On November 30, 2015, the Financial Action Task Force (FATF) issued its latest report, entitled: Money Laundering Through the Physical Transportation of Cash. For those who may be unfamiliar with the FATF, it is an independent inter-governmental body that develops and promotes policies to protect the global financial system against money laundering, terrorist financing, and the financing of proliferation of weapons of mass destruction. The recommendations made by the FATF are recognized as the global standard in anti-money laundering (AML) and counter-terrorist financing (CFT).
The report highlights the prevalent use of cash in the world economy, approximating that 46% to 82% of all transactions in all countries are being conducted in cash. The report also describes the physical transportation of cash across an international border as “widespread” and “one of the oldest and most basic forms of money laundering.” Criminal organizations smuggle cash across borders in order to break the audit trail, further obscuring the source of illegally obtained funds. Cash smuggling is used to launder the proceeds of many types of illicit activities, including tax fraud, arms and drug trafficking, and terrorism finance.
To help combat these problems, the United States requires all persons subject to US jurisdiction transporting cash internationally in excess of $10,000 USD to file FinCEN Form 105. However, the FATF makes recommendations that go beyond basic reporting requirements already implemented in many countries.
The report is also timely. World governments are increasingly focusing their efforts on dismantling money laundering networks. In fact, last month, the Office of Foreign Assets Control (OFAC) designated the Atlaf Khanani Money Laundering Organization pursuant to Executive Order 13581. This is the first time OFAC has designated a professional money laundering network as a transnational criminal organization (TCO) pursuant to the executive order. Furthermore, just two months ago, OFAC designated a bank for the very first time pursuant to the Foreign Narcotics Kingpin Designation Act for its role in laundering drug proceeds.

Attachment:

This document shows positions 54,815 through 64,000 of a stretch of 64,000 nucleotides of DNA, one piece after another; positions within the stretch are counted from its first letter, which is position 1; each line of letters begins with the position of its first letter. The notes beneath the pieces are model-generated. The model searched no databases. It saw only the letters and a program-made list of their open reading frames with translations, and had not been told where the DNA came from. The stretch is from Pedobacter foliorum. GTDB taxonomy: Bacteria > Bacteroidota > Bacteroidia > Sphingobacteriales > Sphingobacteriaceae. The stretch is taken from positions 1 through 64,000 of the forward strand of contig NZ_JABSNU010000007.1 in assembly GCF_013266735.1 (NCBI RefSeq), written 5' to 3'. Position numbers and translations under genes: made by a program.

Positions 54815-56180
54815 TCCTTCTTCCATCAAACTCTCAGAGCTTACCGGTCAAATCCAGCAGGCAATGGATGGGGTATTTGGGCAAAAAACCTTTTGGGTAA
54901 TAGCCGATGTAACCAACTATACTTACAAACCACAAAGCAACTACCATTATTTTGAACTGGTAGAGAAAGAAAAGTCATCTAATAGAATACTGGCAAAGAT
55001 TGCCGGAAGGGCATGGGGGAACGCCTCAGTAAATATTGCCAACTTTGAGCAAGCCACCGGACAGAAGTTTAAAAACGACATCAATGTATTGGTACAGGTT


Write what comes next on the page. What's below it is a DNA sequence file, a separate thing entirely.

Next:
Although cash smuggling was not explicitly mentioned in these OFAC actions, they reveal the increasing importance of using any and all available tools to combat money laundering and take the profit out of crime. They also demonstrate the willingness of federal agencies to work together and in conjunction with their foreign government counterparts to achieve the goal of securing the global financial system. These trends will likely continue, especially given the FATF’s latest findings in its report.
One such finding is that the standard disclosure or declaration system for cash reporting is insufficient to curb cash smuggling. Cash is being concealed in cargo and adapted freight, which reveals a key vulnerability in FATF Recommendation 32 and its focus on reporting by “natural persons.” Some countries are even legally prohibited from inspecting cargo for smuggled cash because cash is not a required item to be disclosed on customs declaration forms. Moreover, the very nature of cash smuggling requires at least two countries, rendering it an international issue needing inter-governmental cooperation to effectively confront.
Disclaimer: Blog posts should not be relied upon as legal advice and are only provided for informational purposes. Information contained in blog posts may also become outdated with the passage of time as laws change and U.S. foreign policy and national security objectives evolve.